Shaping up

How would you feel if Wolves didn’t sign a striker in this transfer window?

There’s a widely held assumption that one or maybe even two new forwards will enter the equation before the end of August.

I’m not so sure.

If you look at the squad and the tactics being employed by the head coach, we’re not short on numbers in any area of the pitch.

I watched the live stream of all three matches in Austria and it’s clear that Nuno has committed to a 343 system (he didn’t try anything else), so we must assume that we’ll lineup this way come August.

Looking down the squad list the head coach has options in every position, including center forward.

Nouha Dicko is the nailed on starter as things stand, but Michal Zyro, Joe Mason and even Bright Enobakhare could play up top in this formation.

We’ll be without Helder Costa (injured) and Ivan Cavaleiro (suspended) in our opening fixtures so that does put the squeeze on the front line, but Nuno may choose to make do in the short term.

This would be my prediction (not my preferred team before anyone starts unloading) for the team versus Boro as things stand:

It’s all based on logical assumptions, one being that John Ruddy will get the nod between the sticks ahead of Will Norris because of his experience. I don’t think Burgoyne will get a look in.

Coady at the center of a three man defence is an intriguing project that Nuno has persisted with so I suspect Conor will get the nod.

Boly will definitely start – I’d put my house on that one. Miranda I’m not as certain about, particularly as Hause is yet to return to the fold, but his ability on the ball might put him ahead of Batth and Bennett.

Leaving out captain Batth would make a big statement, but a back three relies on pace and that immediately makes the skipper vulnerable in my eyes.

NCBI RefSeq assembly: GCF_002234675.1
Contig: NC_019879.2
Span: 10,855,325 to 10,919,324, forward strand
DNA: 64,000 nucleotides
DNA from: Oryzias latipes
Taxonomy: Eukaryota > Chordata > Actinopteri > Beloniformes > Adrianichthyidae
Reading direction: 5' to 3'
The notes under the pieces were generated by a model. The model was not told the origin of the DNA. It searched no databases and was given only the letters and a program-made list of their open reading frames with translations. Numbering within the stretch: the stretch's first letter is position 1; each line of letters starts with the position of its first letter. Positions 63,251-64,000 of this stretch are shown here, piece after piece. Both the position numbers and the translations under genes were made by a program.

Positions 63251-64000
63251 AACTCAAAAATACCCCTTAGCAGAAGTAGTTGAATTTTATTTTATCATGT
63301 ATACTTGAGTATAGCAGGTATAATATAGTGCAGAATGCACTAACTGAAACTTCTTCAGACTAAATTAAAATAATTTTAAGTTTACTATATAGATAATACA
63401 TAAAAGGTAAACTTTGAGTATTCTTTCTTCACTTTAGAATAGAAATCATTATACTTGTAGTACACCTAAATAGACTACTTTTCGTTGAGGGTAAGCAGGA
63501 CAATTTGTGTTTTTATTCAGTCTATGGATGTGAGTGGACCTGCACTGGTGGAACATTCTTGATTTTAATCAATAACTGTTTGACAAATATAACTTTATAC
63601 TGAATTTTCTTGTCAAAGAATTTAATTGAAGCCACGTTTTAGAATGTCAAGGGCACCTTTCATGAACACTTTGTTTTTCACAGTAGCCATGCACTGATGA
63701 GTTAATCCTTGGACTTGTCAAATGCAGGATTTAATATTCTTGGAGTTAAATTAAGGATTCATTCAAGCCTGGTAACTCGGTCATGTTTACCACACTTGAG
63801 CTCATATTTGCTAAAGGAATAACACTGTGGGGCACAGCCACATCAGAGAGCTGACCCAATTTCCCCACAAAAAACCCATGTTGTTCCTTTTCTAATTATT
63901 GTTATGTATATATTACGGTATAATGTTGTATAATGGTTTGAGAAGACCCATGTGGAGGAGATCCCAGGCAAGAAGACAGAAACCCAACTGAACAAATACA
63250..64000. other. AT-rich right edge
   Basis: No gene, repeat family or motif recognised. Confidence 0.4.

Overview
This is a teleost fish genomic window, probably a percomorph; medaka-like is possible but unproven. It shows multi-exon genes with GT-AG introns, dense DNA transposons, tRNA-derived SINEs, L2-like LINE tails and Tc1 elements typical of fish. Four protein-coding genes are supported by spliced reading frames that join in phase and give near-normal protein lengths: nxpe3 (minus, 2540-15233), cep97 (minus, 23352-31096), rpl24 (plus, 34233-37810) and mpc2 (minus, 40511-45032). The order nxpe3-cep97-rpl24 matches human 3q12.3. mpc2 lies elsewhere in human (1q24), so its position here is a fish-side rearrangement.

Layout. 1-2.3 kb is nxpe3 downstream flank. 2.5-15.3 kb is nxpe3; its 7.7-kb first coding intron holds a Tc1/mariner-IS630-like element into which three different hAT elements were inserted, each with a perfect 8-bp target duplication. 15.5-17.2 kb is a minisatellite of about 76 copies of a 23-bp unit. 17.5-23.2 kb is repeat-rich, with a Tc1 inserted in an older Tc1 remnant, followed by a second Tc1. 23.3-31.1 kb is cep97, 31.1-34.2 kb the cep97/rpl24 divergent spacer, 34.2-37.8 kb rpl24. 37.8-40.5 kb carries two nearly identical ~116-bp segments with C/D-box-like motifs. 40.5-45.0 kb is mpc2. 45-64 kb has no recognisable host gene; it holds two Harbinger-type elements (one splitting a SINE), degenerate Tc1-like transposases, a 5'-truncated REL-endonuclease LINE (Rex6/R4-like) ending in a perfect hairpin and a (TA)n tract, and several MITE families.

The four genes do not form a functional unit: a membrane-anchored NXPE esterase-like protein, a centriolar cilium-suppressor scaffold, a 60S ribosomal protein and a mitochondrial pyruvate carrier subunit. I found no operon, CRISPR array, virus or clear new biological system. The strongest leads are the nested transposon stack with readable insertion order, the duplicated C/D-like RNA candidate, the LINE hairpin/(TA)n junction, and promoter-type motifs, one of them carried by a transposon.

Doherty and Douglas in the wingback positions seem untouchable at present. Phil Ofosu-Ayeh may return from injury to push Doherty, while Sylvan Deslandes and new signing Ruben Vinagre offer competition down the left.

Saiss and Neves look like the preferred partnership, despite some impressive outings in Austria for Jack Price who is also well suited to the system.

Whether Dave Edwards can force his way in will be interesting to see, but there’s no obvious position that suits his game.

He is however one of only four central midfielders (five if you include Ronan) who seem to be getting a serious look in at present so you can’t discount him yet.

Across the front three, it’s difficult not to see Dicko leading the line, with Zyro perhaps offering a different option should he be required.

With Costa and Cavaleiro out, I think Enobakhare is in a strong position to get a start. Mason Zyro or even Ronan could occupy the left forward role in the early games.

Ronan I’d prefer to see playing centrally, but Nuno has tested him out wide so that could be something to watch in the upcoming friendlies.

The wildcards are Jordan Graham and Ben Marshall. It’s unclear how Graham fits into the coach’s plans after he didn’t travel to Austria. Similar Marshall who came home injured.